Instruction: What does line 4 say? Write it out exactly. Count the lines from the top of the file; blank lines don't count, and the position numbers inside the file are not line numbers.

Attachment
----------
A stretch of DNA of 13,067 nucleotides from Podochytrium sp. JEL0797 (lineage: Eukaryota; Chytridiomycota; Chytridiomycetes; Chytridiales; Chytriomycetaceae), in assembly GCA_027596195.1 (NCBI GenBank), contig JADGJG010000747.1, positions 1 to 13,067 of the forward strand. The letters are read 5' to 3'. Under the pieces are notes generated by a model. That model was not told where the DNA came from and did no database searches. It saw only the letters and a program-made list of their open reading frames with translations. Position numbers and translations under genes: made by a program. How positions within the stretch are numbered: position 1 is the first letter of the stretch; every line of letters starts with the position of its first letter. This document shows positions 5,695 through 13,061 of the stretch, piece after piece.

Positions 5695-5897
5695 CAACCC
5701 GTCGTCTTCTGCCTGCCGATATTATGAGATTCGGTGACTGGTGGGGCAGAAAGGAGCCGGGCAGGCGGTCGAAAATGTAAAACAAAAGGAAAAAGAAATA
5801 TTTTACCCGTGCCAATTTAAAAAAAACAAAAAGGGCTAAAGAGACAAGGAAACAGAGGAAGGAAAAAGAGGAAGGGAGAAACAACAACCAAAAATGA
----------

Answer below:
5701 GTCGTCTTCTGCCTGCCGATATTATGAGATTCGGTGACTGGTGGGGCAGAAAGGAGCCGGGCAGGCGGTCGAAAATGTAAAACAAAAGGAAAAAGAAATA